In the early afternoon hours on Tuesday, three bicycle delivery men rode on Metropolitan Avenue, only one of them not obeying the city’s laws requiring commercial cyclists to wear helmets and identifiable vests.
“Most of these delivery guys on bikes actually are courteous and obey the rules,” said Mary Walsh, 52, a lifelong resident of Middle Village. “But come dinner time it gets pretty hectic and I once got hit while I was on the sidewalk.”
The City Council’s Transportation Committee will soon consider a group of bills that would regulate biking, most notably commercial cyclists, further.
“They’re delivering food and they’re in a hurry, but that doesn’t mean they can flout traffic laws,” Transportation Committee Chairman James Vacca (D-Bronx) said.
The legislation would require establishments employing commercial cyclists to register all bicycles used for business purposes, outfit them with license plates and carry insurance on each cyclist employed.
The proposed law would also require deliverers on bicycles to wear reflective vests, instruct the Department of Transportation to post signs in areas that are used by both pedestrians and cyclists and require bicycle lane master plans.
“I’ve heard from some constituents that these deliverers are hard to spot at night. It is just a common-sense approach to make them more visible to pedestrians and motorists alike,” said City Councilman Jimmy Van Bramer (D-Sunnyside), who helped draft the bill.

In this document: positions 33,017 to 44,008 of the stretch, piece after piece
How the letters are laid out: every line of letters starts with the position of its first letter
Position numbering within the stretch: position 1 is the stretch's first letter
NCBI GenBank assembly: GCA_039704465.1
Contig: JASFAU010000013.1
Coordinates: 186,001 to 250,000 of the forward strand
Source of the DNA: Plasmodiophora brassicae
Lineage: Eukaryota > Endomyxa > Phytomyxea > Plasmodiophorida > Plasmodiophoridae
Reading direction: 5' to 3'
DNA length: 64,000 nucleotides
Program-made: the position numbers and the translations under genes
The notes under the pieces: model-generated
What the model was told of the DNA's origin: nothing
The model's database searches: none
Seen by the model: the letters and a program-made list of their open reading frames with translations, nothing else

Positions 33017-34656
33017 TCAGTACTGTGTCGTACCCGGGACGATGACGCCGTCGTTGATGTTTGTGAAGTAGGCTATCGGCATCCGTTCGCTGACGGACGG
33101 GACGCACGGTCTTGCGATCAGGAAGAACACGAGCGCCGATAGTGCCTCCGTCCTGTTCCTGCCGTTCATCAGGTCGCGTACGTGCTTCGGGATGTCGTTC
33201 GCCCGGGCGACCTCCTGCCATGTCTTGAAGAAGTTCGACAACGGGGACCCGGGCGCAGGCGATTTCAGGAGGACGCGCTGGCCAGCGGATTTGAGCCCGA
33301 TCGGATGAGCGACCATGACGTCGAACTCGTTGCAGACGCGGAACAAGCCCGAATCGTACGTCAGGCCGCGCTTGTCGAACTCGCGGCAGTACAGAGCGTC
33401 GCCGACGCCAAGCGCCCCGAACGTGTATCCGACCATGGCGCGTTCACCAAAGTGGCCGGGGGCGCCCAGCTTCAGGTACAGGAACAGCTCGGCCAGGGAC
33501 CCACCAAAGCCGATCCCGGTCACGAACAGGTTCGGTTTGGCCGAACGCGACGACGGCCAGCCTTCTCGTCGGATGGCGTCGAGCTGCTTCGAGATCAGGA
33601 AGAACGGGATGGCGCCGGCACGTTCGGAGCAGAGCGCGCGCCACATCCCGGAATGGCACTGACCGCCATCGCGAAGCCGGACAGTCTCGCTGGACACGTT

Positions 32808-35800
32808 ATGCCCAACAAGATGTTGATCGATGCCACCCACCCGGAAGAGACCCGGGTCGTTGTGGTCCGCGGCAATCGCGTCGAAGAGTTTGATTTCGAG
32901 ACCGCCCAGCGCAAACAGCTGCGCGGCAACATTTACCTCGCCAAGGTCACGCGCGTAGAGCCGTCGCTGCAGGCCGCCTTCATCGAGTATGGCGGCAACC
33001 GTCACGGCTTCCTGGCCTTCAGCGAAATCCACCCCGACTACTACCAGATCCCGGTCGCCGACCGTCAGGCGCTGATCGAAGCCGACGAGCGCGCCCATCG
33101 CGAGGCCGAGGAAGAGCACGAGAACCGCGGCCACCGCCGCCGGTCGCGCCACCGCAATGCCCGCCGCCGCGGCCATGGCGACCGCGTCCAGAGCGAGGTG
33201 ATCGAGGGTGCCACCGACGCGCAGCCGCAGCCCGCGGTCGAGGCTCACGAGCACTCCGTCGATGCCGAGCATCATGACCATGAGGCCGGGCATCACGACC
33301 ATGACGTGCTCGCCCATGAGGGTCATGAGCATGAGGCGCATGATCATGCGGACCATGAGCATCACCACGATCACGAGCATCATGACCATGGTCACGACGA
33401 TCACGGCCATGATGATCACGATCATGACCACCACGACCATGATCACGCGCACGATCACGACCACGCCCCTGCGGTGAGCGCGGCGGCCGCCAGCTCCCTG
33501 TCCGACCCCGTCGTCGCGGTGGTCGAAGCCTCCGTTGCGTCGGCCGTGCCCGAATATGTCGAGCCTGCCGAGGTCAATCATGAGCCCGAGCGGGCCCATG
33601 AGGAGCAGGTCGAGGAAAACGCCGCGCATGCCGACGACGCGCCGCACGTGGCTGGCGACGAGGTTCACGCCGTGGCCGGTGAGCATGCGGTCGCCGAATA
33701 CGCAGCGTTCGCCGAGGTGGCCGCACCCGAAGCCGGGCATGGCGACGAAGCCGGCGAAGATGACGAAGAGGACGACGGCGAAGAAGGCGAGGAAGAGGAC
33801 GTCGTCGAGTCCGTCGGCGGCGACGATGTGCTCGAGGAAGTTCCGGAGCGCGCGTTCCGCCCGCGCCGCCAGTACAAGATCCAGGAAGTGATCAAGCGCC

The DOT has not updated its bicycle master plan in over a decade, according to Vacca. His legislation would require the department to update its master plan every five years and share that information with the public. The plans would indicate whether the lanes would require the elimination of driving lanes and parking spots.
A spokesperson for the DOT said that they do not comment on legislation prior to testifying at a Council hearing.
“I get a lot of phone calls and a lot of concerns about rogue bicyclists. Too many bicyclists are going the wrong way on a one-way street, and also using the sidewalks,” Vacca said.
City laws require businesses to supply their bicycle delivery workers with helmets and other safety devices. The laws also require that commercial bike riders wear the helmets while cycling on the job. In addition, commercial cyclists are already required to wear vests with lettering visible up to 10 feet away that identifies the name of the establishment they are riding for.
City Councilman Eric Ulrich (R-Ozone Park), who serves on the council’s Transportation Committee, said the group of bills “sounds like something I would support.” Ulrich said he could not provide further comment until after speaking with Vacca.
Bike advocates say that elected officials should focus on motorists, who pose a much greater threat to pedestrians, according to the DOT. As for the increasingly common electric bikes, used by many deliverers, Vacca said those are in a “gray area” and are illegal in New York State.
“I can’t speculate on Chairman Vacca’s motives, but if safety was really his priority, he’d join the supermajority of New Yorkers who support bike lanes in recognizing these safety benefits,” said Michael Murphy, a spokesman for Transportation Alternatives, a bicycling advocate group.
Although public hearing dates have not been scheduled, Vacca’s press officer said the target would be no later than March.
“I’m looking to make our streets safer for pedestrians first and foremost,” Vacca said.